Marching in steps, cadence, military parades, and the beat of soldiers advancing in unison is a common image in modern and historical movies. Critics often point out that marching in step is only a recent military drill often used by Hollywood for dramatic effect. However, careful examination of historical records shows that marching in steps has an ancient history by itself.
The Greek Phalanx
The Greek Phalanx fought in tight line formation creating a lethal wall. In fact, to be effective and keep the wall intact during combat, Greek soldiers had to advance and retreat together in synchronized steps. The line military formation required advanced skills used only during battle. There are no records of Greek formation “marching” in step.
The Roman Legions
The first mention of actually marching in steps is found in one of the rare military treatises left by the Romans. Publius Flavius Vegetius, a late Roman Empire writer, described in Book I of the “De Re Militari” how the Roman legionnaires marched:
constant practice of marching quick and together. Nor is anything of more consequence either on the march or in the line than that they should keep their ranks with the greatest exactness. For troops who march in an irregular and disorderly manner are always in great danger of being defeated. They should march with the common military step twenty miles in five summer-hours, and with the full step, which is quicker, twenty-four miles in the same number of hours. If they exceed this pace, they no longer march but run, and no certain rate can be assigned.
The steady beat of marching foot soldiers was indeed a feature of the Roman legionnaires. These ancient soldiers marched at the sound of the Cornu (horn) and kept the pace of the “stick”. Drums were too loud and orders could go unheard; consequently, Centurions would strike their shield with a stick to give the correct marching pace. Legionnaires would also sing songs, a tradition still used nowadays by some armies during training and drills.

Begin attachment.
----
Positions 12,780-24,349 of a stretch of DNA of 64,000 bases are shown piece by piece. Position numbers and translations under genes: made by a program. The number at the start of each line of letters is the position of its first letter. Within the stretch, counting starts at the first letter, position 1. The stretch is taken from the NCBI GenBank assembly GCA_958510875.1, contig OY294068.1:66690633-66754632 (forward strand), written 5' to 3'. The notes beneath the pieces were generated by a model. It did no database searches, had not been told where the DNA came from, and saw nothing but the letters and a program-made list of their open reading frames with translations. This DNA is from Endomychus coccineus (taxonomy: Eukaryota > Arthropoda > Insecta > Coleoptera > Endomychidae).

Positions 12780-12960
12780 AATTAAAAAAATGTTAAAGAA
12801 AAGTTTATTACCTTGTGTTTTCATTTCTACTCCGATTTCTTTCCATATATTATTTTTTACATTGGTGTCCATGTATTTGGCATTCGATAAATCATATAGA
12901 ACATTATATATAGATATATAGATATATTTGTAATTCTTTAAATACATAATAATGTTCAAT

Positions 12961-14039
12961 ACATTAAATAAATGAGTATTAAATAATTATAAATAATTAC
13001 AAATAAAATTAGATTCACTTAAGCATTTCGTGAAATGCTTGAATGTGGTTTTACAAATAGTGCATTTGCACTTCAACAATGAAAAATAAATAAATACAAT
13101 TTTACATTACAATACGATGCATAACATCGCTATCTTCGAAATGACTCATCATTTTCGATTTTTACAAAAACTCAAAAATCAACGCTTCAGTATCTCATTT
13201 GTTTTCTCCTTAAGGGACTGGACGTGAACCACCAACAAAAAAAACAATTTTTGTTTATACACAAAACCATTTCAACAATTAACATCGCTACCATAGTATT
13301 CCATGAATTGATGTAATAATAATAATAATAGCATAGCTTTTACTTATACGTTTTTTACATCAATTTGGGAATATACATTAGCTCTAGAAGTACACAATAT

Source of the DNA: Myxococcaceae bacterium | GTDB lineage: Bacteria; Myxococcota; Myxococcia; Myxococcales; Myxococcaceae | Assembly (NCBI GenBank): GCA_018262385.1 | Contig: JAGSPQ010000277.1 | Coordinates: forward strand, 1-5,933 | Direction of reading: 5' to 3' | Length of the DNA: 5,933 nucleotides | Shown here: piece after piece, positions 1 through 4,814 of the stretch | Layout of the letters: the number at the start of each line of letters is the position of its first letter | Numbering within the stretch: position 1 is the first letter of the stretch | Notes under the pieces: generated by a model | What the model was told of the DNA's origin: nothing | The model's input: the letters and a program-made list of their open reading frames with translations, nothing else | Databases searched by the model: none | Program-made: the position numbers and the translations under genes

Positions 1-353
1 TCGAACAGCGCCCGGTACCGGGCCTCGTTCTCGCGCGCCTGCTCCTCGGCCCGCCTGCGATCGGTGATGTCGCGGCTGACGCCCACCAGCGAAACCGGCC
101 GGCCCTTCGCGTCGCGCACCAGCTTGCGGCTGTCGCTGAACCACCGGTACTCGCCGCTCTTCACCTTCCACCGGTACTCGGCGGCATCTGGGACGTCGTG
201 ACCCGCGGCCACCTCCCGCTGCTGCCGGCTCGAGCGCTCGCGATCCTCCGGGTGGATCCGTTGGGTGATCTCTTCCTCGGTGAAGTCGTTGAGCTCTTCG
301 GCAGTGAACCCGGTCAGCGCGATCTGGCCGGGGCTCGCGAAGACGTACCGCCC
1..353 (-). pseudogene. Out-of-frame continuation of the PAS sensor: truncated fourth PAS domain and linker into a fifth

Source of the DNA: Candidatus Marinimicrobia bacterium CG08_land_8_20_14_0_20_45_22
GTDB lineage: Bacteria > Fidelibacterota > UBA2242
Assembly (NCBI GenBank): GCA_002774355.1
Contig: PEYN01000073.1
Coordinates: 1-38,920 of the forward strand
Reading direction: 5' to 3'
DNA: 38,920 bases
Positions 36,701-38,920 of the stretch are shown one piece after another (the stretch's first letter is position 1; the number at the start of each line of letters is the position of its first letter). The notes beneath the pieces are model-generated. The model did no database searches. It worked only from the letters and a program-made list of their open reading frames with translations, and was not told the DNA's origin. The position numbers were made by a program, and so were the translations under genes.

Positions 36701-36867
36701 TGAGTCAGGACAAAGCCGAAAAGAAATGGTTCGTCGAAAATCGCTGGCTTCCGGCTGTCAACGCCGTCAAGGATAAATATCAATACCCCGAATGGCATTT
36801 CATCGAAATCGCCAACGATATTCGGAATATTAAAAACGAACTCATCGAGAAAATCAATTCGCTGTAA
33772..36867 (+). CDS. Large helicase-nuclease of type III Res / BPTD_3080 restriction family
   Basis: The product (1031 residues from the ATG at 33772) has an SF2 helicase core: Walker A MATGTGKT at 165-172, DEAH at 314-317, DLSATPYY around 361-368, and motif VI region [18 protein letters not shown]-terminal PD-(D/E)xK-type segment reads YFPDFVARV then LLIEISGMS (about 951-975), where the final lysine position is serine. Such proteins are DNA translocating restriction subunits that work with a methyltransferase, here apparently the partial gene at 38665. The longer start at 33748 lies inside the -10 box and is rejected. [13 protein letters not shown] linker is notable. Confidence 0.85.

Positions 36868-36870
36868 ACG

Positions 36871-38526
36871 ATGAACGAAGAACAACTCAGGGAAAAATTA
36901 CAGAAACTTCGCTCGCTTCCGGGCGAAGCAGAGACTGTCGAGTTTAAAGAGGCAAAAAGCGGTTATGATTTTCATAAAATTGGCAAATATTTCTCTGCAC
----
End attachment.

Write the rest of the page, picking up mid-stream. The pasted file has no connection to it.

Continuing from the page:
Throughout the centuries the discipline of marching in steps or cadence was lost and rediscovered few times. The German invaders of the Roman Empire did not march in step, nor did the Vikings who, however, did lock shields and move in unison during battle.
It took many centuries after the fall of the Roman Empire to again establish the concept of a long-standing army. During the Middle Ages, soldiers were poorly trained, and the time spent training was not used to learn to march in steps, but merely to use weapons and understand basic military tactics. With the advent of Gunpowder and more permanent armies, marching became more prominent again in the 17th Century. The Line Infantry tactic so common during this time required discipline to be successful in any battle. Thus, disciplined marching, holding lines, firing, and line rotations were mandatory to ensure constant fire volleys.
With the advent of advanced military equipment, marching in line became an obsolete military tactic. Nevertheless, Military forces of all nations still train their soldiers to march in step. Marching not only leaves everyone in awe but it’s also an incredible tool for learning discipline and order.
Breaking Stride on Bridge
Marching in steps has not always been an impressive feat. In 1831, for example, a brigade of soldiers marching across a suspension bridge in England, broke the bridge while marching in step causing dozens of soldiers to fall into the water. Since then, most armies “break stride” when passing on a bridge, knowing that the regular heavy beat can cause damage to the structure.